Seriously. I cut up about four quilts that were  unfinished, unloved and uninspiring into postcard-ish sizes, formed them into stacks and have progressively experimented and/or tortured them with lino cut prints (sometimes twice), stamping, printing and free hand unstructured embroidery.  I have carried about twenty of them with me during this year of quietly waiting. In our home-away-from-hospital we turn off the electronic noise-makers and talk away the evenings. The constancy of the stitching brings great comfort, as does the laughter, knowing smiles and the delight of having purged(some of) the things I unnecessarily cling to ... and am learning to look at them from a different perspective. And now, what to do with these newly created EXquilts.

Sunday, 9 June 2013

Dyeing to decolour

Over the Open Studios weekend I used Procion MX Aubergine on PFD (prepared for dyeing) white cotton (220 thread count) and left the eight pieces in the the dye bath for the day. Later,  I mixed another teaspoon of the dye  with a little chemical water and dribbled it into the dye bucket. This last addition was not mixed very well - I was hoping to create a stellar like impact where undissolved dye made contact with the fabric pieces.

Day 2 afternoon and the fabrics were washed then "batched" before washing, drying and finally ironing / pressing.

This weekend, I've used the silky oak leaf( previously used for printing) and gently painted it with de-colourant. Once printed onto the fabric the piece was left to dry before steam pressing. The leaf appears to float over the  fabric. The finished piece is being free motion quilted using Bottom Line (grey) both top and bottom!

Saturday, 8 June 2013

Printmaking and the Silky Oak leaf

Today is a time for quiet cutting and carving of a silky oak leaf retained from the Open Studios weekend. During the Open Studios, the leaf was variously printed, rolled over and otherwise left with a protective coating of gold and black inks. The shape is the basis of my next lino cut (this time I'm experimenting with a softer material, much like an eraser which is easier to cut - and can be used on both sides). the proof will be in the printing as to whether the same level of clarity can be achieved. This is a slow process - the fine lines around the intricate leaves and the tendency for them to overlap slightly has left some interesting problem solving in terms of how and where to cut.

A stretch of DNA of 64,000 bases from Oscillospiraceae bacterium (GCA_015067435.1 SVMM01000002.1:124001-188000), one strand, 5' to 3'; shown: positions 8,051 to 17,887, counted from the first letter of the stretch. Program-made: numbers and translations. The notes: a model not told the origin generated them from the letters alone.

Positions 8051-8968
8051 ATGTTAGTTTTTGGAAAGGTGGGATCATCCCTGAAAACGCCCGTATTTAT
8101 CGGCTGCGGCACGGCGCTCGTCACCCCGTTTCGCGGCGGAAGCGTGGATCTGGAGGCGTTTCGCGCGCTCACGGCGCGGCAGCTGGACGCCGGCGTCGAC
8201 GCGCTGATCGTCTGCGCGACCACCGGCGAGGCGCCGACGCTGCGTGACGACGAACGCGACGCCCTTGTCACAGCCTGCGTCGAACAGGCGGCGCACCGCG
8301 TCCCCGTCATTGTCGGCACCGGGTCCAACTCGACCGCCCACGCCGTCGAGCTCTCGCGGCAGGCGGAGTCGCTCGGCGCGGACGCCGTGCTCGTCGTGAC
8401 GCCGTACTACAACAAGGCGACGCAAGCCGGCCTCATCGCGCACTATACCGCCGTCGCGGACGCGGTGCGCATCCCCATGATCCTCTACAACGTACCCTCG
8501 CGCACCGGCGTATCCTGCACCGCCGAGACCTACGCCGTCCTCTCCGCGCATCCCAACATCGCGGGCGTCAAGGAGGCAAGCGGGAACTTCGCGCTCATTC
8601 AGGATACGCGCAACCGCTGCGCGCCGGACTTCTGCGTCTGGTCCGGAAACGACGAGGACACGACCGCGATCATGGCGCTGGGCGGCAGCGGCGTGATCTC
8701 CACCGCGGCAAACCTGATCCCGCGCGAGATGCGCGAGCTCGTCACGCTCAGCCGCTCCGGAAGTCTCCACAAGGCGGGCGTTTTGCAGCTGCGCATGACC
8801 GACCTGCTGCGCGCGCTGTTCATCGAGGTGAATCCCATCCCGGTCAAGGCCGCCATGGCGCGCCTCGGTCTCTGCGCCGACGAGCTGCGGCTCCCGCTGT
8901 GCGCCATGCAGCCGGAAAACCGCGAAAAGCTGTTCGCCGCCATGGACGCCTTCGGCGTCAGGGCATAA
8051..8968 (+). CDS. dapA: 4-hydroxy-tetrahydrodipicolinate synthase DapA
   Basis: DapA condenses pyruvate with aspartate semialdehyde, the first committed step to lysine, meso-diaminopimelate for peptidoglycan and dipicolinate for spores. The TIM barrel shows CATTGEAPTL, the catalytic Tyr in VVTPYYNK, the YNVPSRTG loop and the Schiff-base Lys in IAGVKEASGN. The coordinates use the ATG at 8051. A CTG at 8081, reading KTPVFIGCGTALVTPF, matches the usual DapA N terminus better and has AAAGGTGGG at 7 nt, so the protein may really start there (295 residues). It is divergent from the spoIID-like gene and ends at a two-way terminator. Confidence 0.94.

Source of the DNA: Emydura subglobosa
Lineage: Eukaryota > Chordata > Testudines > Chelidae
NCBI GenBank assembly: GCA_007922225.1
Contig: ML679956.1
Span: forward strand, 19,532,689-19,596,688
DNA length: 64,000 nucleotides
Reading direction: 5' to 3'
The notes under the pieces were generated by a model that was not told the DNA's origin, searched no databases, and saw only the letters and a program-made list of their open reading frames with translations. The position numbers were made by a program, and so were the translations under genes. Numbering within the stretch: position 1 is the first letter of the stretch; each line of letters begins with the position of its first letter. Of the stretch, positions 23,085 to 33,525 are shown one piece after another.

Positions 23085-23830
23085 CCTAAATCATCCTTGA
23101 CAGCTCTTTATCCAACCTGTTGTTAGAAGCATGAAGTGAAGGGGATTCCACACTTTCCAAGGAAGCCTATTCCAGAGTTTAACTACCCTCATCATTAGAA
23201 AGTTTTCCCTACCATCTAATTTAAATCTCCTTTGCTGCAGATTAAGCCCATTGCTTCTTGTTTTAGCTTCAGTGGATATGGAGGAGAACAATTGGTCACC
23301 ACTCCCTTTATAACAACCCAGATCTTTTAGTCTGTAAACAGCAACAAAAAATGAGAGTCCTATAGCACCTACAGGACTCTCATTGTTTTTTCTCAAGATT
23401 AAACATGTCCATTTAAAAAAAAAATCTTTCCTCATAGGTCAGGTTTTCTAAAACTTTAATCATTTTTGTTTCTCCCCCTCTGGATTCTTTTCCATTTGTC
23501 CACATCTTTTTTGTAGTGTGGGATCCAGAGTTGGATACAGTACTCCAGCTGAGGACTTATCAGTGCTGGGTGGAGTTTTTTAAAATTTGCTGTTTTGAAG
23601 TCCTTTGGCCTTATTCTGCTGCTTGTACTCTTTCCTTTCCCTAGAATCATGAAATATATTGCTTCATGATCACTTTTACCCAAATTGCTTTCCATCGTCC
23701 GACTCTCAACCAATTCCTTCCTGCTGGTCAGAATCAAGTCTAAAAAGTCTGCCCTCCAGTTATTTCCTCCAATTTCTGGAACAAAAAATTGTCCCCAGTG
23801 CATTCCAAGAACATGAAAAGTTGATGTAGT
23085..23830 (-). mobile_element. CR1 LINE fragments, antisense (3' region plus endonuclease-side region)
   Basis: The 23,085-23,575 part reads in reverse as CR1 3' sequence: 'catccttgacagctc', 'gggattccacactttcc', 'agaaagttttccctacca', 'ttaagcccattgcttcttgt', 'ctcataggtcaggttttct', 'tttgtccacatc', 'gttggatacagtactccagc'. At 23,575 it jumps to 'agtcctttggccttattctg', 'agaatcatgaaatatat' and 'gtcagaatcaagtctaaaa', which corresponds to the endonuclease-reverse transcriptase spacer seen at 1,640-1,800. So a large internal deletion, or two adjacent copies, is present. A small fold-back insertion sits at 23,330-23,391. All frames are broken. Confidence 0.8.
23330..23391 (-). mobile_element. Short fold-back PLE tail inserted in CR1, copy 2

I've since gently painted the leaf with decolourant - and printed it onto some of the fabric dyed during the Open Studios weekend. Many beautiful results which will be shared over this gorgeous, long weekend at home.

Thursday, 6 June 2013

Sharing creativity with the SAQA MOB (Members of Brisbane)

Last Saturday the MOB gathered (Members of Brisbane from SAQA's Oceania region) for a coffee and a chat about all things creative. It is important to share with others - seek feedback - work through ideas - experience show and tell on in impressive scale. Rebecca, Kate, Mel and I spent a wonderful few hours looking at the way Rebecca had interpreted her images of an historic church in Wellington (NZ) - through bookmaking, textural and layering elements, and creating her own fabric based on rubbings and images of the church hinges.  Kate had been playing with a glue gun to create a wonderful array of textured designs - ready for printmaking and many other uses. Mel's digital design work is always worth a trip to Brisbane - and her clever bag for holding all the essentials of a portable digital and textile artist - water colours, pens, art diary. Mel was able to share further work on the sketches made during the Open Studios at Aliquilts at the end of May - it was great to see them brought to life with watercolour. Speaking of watercolours ... couldn't resist using  a set of "vibrants" to demonstrate a couple of different techniques in applying the pigments.

SAQA MOB meets on the 1st Saturday of the new season - next get together will be 1 September